The friendship of two women developed throughout WWII rediscovered after 7 decades through a chance encounter that revealed they had been living 12 miles apart from each other!
Bessie Shackley, aged 17, volunteered for the Women’s Auxiliary Air Force when WWII broke out. She met Mildred Greener, 18, at RAF Snaith in Yorkshire and a beautiful friendship ensued between the two young women.
From Yorkshire, they were transferred together to radar operations in Inverness where they shared a lot of unusual experiences while working at the radar station. The war that raged around them did not keep them from having joyous times in each other’s company.
However, the two friends lost contact when they moved into different parts of the country after WWII. The changes their names underwent after they got married contributed to the obstacles that hindered them from finding each other.
70 years quickly passed by.
Bessie – who is now widowed Mrs. Thomas, 89, and lives in Consett, County Durham – was reading through her local newspaper when she came upon a notice asking for information about a former RAF base located in Norfolk. She was not familiar with the said base but still contacted the WWII history enthusiast who ran the notice to see if she could get some information about her former WWII WAAF colleagues most especially her dear friend Mildred.
She was given a phone number of a certain Millie Titshall who, the person she contacted said, lived near her location.
“Do you know of a Mildred Greener?” she asked Millie when she did place the call.
“That’s me!” was the prompt reply of the person in the other line.
Mildred, like Bessie, had changed her surname after getting married and also went as Millie since family members shared her first name.
Bessie lost no time going to her long-lost, newly-found WWII friend. The day they had their first conversation via phone was Millie’s 90th birthday, 70 years after they last saw each other.
She immediately traveled to Mrs. Titshall’s Chester-le-Street home, now also widowed, via bus and taxi and the joyful reunion between the two friends followed.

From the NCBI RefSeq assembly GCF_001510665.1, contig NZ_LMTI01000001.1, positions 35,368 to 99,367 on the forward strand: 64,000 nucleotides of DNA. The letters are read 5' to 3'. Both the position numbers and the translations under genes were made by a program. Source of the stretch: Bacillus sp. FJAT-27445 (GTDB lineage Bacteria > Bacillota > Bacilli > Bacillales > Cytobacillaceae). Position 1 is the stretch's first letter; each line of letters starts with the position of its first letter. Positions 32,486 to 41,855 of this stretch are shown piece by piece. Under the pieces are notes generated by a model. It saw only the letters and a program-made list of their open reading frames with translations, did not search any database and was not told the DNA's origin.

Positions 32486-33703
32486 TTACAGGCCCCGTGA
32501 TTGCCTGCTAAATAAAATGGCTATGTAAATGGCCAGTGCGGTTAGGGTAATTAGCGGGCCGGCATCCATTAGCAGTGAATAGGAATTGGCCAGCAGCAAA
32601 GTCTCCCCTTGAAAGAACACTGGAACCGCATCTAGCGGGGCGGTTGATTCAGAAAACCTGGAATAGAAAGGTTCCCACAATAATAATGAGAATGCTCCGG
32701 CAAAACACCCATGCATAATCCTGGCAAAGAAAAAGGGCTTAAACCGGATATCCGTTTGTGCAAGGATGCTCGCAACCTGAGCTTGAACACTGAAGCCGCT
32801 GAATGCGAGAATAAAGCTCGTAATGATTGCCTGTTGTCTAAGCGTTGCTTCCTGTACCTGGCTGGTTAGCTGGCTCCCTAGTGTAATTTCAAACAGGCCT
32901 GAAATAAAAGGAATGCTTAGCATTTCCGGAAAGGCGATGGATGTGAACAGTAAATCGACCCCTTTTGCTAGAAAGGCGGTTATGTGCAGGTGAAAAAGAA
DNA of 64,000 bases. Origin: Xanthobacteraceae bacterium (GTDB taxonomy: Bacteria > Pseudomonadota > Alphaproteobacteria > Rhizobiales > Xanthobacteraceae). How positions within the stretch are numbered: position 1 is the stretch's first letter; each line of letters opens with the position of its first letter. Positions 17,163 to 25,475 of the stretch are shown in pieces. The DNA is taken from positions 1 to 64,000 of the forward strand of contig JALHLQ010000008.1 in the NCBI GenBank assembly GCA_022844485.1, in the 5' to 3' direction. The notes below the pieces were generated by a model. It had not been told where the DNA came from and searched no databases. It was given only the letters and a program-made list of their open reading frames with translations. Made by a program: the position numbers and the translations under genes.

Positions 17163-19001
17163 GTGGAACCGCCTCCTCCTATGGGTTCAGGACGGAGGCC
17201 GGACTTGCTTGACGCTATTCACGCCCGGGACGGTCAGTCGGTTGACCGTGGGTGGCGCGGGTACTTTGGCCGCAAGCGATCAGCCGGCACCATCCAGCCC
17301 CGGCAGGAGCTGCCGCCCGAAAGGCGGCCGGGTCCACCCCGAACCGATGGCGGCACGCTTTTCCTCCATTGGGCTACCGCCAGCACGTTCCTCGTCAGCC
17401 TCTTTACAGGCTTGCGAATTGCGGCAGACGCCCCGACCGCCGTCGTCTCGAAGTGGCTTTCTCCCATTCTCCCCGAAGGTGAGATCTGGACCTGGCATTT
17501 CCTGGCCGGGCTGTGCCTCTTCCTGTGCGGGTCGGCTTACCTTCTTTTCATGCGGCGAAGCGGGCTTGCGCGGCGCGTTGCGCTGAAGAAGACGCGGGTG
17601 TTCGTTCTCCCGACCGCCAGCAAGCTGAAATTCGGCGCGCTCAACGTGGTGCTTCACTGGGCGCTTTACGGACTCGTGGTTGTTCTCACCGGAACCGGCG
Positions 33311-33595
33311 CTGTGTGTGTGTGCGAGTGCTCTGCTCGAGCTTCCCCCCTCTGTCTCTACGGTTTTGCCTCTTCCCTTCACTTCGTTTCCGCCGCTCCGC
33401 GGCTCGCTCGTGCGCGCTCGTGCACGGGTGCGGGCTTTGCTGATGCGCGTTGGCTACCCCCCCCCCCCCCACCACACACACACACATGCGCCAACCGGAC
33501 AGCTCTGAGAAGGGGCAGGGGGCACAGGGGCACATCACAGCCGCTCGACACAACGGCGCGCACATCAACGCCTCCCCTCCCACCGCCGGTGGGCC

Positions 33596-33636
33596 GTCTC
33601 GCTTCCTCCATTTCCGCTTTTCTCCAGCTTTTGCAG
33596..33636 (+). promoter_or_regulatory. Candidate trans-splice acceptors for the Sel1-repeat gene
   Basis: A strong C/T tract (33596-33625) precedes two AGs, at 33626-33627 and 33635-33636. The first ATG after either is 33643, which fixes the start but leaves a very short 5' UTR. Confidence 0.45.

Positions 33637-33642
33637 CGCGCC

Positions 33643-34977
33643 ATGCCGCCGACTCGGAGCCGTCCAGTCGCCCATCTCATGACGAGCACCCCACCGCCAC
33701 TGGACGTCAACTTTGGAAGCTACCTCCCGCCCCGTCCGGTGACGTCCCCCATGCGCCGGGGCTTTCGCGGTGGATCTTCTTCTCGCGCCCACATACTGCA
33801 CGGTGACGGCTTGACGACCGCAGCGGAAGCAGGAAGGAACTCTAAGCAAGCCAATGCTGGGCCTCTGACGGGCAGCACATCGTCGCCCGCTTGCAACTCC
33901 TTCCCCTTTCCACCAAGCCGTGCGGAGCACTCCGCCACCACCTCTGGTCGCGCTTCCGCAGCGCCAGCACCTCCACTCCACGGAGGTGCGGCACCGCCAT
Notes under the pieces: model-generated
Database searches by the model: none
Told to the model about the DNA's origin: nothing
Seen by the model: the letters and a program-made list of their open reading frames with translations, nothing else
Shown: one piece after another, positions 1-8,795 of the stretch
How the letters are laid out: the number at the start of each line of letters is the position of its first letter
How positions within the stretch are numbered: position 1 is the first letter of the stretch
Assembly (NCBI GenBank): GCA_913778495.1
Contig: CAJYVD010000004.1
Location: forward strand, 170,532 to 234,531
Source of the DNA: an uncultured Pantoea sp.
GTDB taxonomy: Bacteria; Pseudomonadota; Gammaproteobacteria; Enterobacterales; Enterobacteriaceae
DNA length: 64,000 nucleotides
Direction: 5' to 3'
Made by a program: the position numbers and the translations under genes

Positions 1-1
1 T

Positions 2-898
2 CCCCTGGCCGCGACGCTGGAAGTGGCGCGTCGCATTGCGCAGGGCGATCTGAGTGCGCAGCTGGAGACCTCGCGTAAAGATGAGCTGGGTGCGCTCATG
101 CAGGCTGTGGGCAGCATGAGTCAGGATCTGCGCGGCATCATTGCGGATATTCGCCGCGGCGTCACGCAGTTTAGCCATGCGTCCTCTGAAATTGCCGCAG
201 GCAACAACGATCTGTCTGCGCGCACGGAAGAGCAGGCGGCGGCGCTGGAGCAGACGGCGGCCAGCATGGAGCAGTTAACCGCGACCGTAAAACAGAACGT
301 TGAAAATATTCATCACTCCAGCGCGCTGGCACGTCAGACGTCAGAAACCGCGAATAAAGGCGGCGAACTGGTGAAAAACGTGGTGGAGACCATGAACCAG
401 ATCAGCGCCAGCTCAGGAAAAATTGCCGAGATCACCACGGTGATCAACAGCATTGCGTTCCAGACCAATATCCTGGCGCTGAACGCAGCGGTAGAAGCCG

“I think I could have walked past her on the street, but she’s still lovely and thin,” Mrs Thomas said; her first look at her old friend after 70 years was of her waiting for her on the street just outside her house.
Once they sat down, they could stop themselves from recalling the years they worked for the WAAF in WWII and the unusual experiences they had working as radar operators.
Both clearly remembered how they used to type messages on rice paper which they then gave to the pilots so that they will be able to recognize beacon signals and eat the instructions if they were captured.
“Millie told me, ‘I used to eat it!’ as we didn’t get sweets very much – they were rationed – and I said, ‘That’s what I used to do!'” Mrs. Thomas laughingly recounted.
They also remembered how they used to go through the airfield’s perimeter attaching metallic strips to planes which served to meddle with the enemy’s radars.
“Mildred would get taken around in a van as she was smaller than me and couldn’t reach up – and I had to cycle,” Mrs. Thomas said.
Marilyn, Mrs. Thomas’ daughter, was present for the duo’s second meeting and said that the pair laughed so much they looked to be shaking in their photos.
The two old friends were able to renew their 70-year lost friendship by regularly keeping in touch with each other and Mrs. Thomas is also eager to get in touch with their other colleagues during their WWII WAAF days.